tonymac04- Thank you, and I agree! Children's feelings and perceptions are often overlooked, but I can honestly say that it's something I have never done, and the main reason I started this series.

Bradbury is one of the best, and this particular story is one of my personal favorites.

Thanks again,

Kaie


habee profile image

habee 6 years ago from Georgia

Great discussion! Your students would also love "Something Wicked This Way Comes," by Bradbury.


Kaie Arwen profile image

Kaie Arwen 6 years ago Author

habee- Yes, it was a great discussion! The kids have become enormous Bradbury fans, and I have admittedly never read "Something Wicked This Way Comes," but I will be looking for it this weekend............ thank you for the suggestion.

Kaie


habee profile image

habee 6 years ago from Georgia

There's also a great movie of "Something Wicked..." You might want to look for it. Our school library had it.


Kaie Arwen profile image

Kaie Arwen 6 years ago Author

habee- I read the story........... it was fabulous, and now I'll have to see if I can come up with a copy of the movie on Amazon. That you for letting me know! I really appreciate it!

Kaie


Peggy W profile image

Peggy W 6 years ago from Houston, Texas

Although I never read The Veldt, the synopsis (minus the ending, of course) and the ensuing discussion with your school kids about it made for an absolutely excellent hub. Yes children need not only the love but attention of their parents. All the modern technology can never take the place of true parenting "in the flesh." Rated useful and up!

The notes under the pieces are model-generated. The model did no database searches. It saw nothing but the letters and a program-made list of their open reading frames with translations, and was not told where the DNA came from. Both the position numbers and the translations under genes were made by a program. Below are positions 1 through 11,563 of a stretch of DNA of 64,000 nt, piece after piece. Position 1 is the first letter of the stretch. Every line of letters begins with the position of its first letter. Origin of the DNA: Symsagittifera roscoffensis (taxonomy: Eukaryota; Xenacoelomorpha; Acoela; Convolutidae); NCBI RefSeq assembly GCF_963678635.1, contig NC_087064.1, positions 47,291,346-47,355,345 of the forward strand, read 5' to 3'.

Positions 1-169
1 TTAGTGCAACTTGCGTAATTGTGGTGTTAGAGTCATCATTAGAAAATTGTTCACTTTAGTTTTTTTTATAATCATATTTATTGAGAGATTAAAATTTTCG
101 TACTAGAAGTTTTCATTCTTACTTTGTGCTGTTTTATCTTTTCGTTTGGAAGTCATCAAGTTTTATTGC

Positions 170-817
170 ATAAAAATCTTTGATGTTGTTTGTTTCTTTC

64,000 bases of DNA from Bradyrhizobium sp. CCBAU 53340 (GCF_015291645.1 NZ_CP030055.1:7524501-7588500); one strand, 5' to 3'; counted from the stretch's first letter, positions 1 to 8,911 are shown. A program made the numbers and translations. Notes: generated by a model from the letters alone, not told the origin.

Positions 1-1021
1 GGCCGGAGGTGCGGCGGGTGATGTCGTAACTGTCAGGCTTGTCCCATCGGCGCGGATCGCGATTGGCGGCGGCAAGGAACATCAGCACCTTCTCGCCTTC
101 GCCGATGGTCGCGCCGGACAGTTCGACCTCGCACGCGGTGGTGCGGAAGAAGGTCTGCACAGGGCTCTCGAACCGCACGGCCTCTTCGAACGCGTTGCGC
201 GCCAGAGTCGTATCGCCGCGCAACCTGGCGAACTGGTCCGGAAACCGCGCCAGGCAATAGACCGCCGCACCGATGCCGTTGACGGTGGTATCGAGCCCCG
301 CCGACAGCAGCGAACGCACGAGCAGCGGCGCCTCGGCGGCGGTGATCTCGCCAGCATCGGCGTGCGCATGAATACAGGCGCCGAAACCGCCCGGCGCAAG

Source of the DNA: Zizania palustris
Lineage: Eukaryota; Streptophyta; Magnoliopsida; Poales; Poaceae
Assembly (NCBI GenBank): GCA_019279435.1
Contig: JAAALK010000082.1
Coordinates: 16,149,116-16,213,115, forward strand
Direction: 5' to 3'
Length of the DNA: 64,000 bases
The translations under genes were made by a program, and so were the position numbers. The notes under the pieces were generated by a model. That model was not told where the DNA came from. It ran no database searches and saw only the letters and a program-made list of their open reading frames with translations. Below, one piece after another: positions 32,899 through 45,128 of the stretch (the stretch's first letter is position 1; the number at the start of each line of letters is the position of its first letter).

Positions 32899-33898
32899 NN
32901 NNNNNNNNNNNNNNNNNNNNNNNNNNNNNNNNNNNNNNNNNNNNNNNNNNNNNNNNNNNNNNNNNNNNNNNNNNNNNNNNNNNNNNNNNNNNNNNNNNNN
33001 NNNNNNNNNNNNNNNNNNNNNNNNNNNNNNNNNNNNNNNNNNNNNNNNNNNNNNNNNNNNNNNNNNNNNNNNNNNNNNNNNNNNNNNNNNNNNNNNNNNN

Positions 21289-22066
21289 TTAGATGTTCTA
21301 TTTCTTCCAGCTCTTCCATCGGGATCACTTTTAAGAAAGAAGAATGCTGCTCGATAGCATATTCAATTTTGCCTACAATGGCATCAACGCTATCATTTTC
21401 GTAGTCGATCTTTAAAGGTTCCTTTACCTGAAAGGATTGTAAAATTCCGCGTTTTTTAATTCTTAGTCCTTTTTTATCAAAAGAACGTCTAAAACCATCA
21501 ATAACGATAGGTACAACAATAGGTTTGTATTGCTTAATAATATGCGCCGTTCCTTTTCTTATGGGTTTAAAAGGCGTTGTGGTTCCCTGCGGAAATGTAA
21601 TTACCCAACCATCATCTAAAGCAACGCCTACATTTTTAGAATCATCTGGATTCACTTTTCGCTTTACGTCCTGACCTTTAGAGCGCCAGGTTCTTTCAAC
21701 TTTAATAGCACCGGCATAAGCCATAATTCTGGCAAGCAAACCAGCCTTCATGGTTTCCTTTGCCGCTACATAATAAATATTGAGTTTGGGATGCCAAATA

Kaie Arwen profile image

Kaie Arwen 6 years ago Author

Peggy- Good to see you. The Veldt is a great story, and just a little disturbing ;-) It is the one story I've done throughout the years that never fails to completely shock the kids with its ending, or make them think about the things that cause emotional distance from our families, things we use everyday. Parenting will never be replaced.........

Right now we're reading The Giver in 8th grade; it's being used as a novel in 8th grade reading. New for me............. and just as gripping. It's an easy read with a great lesson!

Thanks for stopping by, always good to see you! Kaie


yoginijoy profile image

yoginijoy 4 years ago from Mid-Atlantic, USA

I recommend the story "La luz es como el agua" by Gabriel Garcia Marquez. In English, it is probably "Light is like Water" or something close to that. It is very similar to The Veldt. I think you and your students may find a lot to talk about after reading it! Excellent topic, voting up and beautiful.


Kaie Arwen profile image

Kaie Arwen 4 years ago Author

Thank you............ and I'll be looking up "Light is like Water," to read this summer. Another week of school and vacation begins! Thanks again, Kaie


Kaie Arwen profile image

Kaie Arwen 4 years ago Author

Thank you............ and I'll be looking up "Light is like Water," to read this summer. Another week of school and vacation begins! Thanks again, Kaie

    Sign in or sign up and post using a HubPages Network account.

    0 of 8192 characters used
    Post Comment

    No HTML is allowed in comments, but URLs will be hyperlinked. Comments are not for promoting your articles or other sites.


    Click to Rate This Article
    working